Tuesday, April 27, 2010

The Genomes, Environments and Traits Conference

This morning, I'll be on stage with all the humans who have had their genomes sequenced - James Watson (pictured above), Henry Louis Gates, Misha Angrist, John West, Jay Flatley, Greg Lucier, Seong-Jim Kim, Rosalynn Gill, George Church, and James Lupski.

The GET Conference 2010 marks the last chance in history to collect everyone with a personal genome sequence on the same stage to share their experiences and discuss the important ways in which personal genomes will affect all of our lives in the coming years.

From 9a-12p, we'll discuss our personal experiences with sequencing and its impact on our lives, families, medical care, and policy thinking.

At noon we'll gather for a photograph of all the sequenced humans. By 2011 the number of individuals with personal genome sequences will rise dramatically, from a dozen today to hundreds, and possibly thousands. This makes tomorrow's photograph the last opportunity to have us all together.

I'll publish the photo on my blog as soon as it is available.

A few interesting items from the conference

In April 1953, Watson and Crick published their article characterizing DNA
In April 2003 the first Human Genome sequence was completed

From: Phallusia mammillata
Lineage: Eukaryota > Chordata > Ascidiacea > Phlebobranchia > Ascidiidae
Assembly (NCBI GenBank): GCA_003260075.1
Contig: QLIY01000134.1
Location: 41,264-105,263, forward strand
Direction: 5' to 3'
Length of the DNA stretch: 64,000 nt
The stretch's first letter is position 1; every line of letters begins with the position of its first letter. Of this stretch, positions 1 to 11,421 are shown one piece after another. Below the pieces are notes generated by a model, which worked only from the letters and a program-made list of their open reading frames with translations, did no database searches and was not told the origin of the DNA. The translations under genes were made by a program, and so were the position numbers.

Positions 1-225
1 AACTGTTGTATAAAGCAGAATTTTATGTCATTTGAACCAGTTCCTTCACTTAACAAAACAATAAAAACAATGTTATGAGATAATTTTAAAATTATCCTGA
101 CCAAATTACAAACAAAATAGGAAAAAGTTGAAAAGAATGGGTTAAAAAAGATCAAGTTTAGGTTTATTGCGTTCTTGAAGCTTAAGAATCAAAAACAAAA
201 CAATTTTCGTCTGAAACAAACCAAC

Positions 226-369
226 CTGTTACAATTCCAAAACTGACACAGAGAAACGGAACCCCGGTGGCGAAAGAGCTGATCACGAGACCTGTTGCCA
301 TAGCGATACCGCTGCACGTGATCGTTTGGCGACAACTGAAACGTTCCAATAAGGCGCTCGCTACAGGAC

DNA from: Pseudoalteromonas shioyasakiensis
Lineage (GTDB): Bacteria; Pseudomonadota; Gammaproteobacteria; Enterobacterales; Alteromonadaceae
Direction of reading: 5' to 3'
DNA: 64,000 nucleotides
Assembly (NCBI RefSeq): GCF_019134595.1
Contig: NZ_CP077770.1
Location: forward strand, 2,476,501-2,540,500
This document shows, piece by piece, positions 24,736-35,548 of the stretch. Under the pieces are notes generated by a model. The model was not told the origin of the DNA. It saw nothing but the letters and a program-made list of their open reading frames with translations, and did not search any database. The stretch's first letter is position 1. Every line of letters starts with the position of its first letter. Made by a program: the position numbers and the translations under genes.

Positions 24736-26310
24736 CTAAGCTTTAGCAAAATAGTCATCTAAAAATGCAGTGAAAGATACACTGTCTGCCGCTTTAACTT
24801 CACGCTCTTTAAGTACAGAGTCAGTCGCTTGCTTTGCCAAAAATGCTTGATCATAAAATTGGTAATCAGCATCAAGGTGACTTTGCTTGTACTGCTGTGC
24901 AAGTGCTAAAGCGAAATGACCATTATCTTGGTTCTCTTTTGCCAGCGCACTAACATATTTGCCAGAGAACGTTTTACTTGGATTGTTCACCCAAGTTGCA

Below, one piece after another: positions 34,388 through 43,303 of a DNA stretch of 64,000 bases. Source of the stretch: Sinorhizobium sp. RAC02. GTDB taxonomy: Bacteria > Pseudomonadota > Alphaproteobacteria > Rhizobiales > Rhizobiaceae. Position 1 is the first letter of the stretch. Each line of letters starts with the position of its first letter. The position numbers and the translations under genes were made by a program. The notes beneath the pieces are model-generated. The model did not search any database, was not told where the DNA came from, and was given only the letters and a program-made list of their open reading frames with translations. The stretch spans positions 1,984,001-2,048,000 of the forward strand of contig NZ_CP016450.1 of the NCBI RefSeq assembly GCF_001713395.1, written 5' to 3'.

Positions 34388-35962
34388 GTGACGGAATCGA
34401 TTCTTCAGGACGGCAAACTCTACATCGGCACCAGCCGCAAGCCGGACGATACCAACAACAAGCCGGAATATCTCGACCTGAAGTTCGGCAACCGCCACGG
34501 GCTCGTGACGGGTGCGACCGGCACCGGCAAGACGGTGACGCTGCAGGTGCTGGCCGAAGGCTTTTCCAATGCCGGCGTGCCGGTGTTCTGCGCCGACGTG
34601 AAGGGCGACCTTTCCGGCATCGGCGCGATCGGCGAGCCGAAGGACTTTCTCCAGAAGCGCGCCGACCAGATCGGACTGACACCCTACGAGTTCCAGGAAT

In April 2008 the genetic non-discrimination act (GINA) was published

The cost of a complete human sequence in 2000 was $3 billion

The cost of a sequence 2004-2007 was $70 million

The cost of sequence in 2008 was $50,000

The cost of a sequence in 2010 is $1500

This is Moore's law on steroids. No one in the industry can believe the amazing drop in sequencing costs over the past decade.
My sequence is in the public domain and my stem cells are available online for $85.00.

I'm Coriell subject 21070.

The next addition to my online public data is a functional MRI map of my brain. I completed the scans over the weekend and I'll post an overview soon.

2 comments:

Joel Amoussou said...

I believe there is a lot of potential in combining Electronic Health Records, Genomic data, and Clinical Decision Support Services.

Anonymous said...

Can someone make little John Halamka's from your stem cells?